Lent, Week Seven: Holy Saturday

My apologies, Reader, for the lateness of the post this week.  Beyond the normal difficulties of the busy-ness of the week, Maundy Thursday and Good Friday both threw me some pretty intense curve balls that quite knocked out my scheduled plans.

I’ve made no secret of the difficulty I have with this part of the year.  Interpreter mentioned in his sermon this past Sunday that many of us would prefer to skip straight from Palm Sunday to Easter and leave behind the unpleasant middle and I laughed, knowing that I would love to do that and knowing that I never could.  I have to come to this space, this “unpleasant middle” that rips my heart out every year, to remember.  I have to take the time to know that there are these days, too; this Thursday of commandments we so easily slide through when all friends were still given the chance to love; this Friday on which nothing was good, on which the earth itself closed her clouded eyes against the pain of such ungodly anger; this Saturday of waiting.

It’s a weird holiday in that it’s not really a holy day at all.  It’s the in-between space shoved into the end of Holy Week because the Bible says “three days” and we can’t really fudge that.  It’s the day to plan ahead, to prepare for tomorrow’s trumpeted celebrations; it’s not even a full day to itself, as the Catholic Church and many Protestant churches do evening vigils to get a head start on Easter.  We’re not much of a culture for waiting, we Westerners with our fast food and instant Internet and phones to connect to everything and everyone right now.  We don’t know—I don’t know—what to do with a day of, well, being dead.

There’s a delightful article by Barbara Brown Taylor I highly suggest to you about this (don’t worry, it’s short).  This business of waiting for Jesus not to be dead anymore is boring, really; even the “He descended into Hell” bit is happening offstage (although there are some great medieval plays about the Harrowing with phenomenal sets).  What are we to do with this day?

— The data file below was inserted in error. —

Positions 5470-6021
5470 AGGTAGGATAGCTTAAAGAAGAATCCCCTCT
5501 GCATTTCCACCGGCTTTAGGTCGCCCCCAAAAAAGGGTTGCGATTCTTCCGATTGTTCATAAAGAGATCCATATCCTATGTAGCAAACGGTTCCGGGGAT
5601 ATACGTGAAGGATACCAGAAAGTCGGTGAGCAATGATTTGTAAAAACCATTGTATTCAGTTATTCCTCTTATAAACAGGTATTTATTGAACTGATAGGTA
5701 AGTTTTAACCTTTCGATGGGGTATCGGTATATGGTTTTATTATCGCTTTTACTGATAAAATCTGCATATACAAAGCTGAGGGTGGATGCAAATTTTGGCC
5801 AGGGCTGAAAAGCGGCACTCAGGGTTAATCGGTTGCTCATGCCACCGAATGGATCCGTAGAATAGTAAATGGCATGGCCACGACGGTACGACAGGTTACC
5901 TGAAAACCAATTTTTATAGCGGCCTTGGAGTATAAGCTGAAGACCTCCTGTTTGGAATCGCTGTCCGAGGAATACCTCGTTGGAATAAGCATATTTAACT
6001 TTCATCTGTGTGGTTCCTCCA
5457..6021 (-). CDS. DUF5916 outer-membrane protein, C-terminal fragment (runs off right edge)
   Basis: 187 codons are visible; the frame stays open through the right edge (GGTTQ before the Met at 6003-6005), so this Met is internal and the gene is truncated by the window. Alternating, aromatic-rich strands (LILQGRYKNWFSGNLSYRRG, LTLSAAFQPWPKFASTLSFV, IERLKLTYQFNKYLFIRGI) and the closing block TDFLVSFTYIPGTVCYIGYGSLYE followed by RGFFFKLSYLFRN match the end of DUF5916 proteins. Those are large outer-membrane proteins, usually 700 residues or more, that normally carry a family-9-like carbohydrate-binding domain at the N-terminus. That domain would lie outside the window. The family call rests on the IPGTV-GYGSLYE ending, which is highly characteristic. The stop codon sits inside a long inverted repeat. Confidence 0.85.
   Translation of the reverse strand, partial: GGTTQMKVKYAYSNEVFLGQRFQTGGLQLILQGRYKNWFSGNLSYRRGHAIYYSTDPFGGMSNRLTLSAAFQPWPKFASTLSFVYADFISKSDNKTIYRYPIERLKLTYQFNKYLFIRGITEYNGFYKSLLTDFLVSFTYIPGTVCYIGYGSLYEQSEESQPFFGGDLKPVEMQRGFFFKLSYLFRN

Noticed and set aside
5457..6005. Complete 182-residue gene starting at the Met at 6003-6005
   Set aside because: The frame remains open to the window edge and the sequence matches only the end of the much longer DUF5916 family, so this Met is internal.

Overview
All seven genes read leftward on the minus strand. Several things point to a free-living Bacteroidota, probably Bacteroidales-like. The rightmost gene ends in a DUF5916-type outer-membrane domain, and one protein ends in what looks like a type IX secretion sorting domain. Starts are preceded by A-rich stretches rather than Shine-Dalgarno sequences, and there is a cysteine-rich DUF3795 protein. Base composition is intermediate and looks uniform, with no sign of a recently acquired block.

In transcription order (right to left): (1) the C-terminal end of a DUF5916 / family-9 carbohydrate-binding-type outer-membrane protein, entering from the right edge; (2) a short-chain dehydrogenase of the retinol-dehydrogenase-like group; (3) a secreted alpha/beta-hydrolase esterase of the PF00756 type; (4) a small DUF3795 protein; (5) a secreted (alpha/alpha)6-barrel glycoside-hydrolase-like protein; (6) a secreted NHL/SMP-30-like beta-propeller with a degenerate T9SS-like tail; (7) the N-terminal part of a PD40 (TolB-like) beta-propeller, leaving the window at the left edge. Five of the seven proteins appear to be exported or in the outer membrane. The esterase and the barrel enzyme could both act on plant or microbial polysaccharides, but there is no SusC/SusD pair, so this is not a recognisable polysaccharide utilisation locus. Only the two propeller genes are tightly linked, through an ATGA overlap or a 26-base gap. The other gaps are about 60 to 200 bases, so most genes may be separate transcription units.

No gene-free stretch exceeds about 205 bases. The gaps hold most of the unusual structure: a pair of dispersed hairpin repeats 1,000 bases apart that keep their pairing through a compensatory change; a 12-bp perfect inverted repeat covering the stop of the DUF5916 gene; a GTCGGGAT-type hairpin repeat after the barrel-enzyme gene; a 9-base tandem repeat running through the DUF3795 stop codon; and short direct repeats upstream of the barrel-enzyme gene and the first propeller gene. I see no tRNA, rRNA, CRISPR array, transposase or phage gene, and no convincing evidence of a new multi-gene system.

Live it, I suppose.  I helped set up the sanctuary for Easter today, partly because I flatly refuse to set up Easter before or on Good Friday and partly because it takes a while and Saturday morning was my biggest block of free time this week.  I got my hair cut.  I went to breakfast with friends and had a grand time.  I’ve been checking emails.  I’m planning on folding laundry before tonight’s service.  Very exciting, this waiting.

And I think that’s kind of the point.  Jesus is not currently dead—we commemorate His death, we don’t relive it.  And we are not the dead ones, either; our lives continue to roll through all of their mundane necessities and their wonderful gifts.

On my printer at work I have a little slip of paper taped that reads, “What has Easter redeemed for you?”  I put it there last year and I look at it often and wonder.  I don’t have an answer this year.  I will not be perfect on Easter Sunday, or Easter Monday.  I will not like my job any better or be any more “fixed” in my personal problems.  I will not be in a new and stable relationship, I will not have all of my projects done, I will not even have cleaned my house.  What will Easter redeem?  Why am I waiting on this holy Saturday?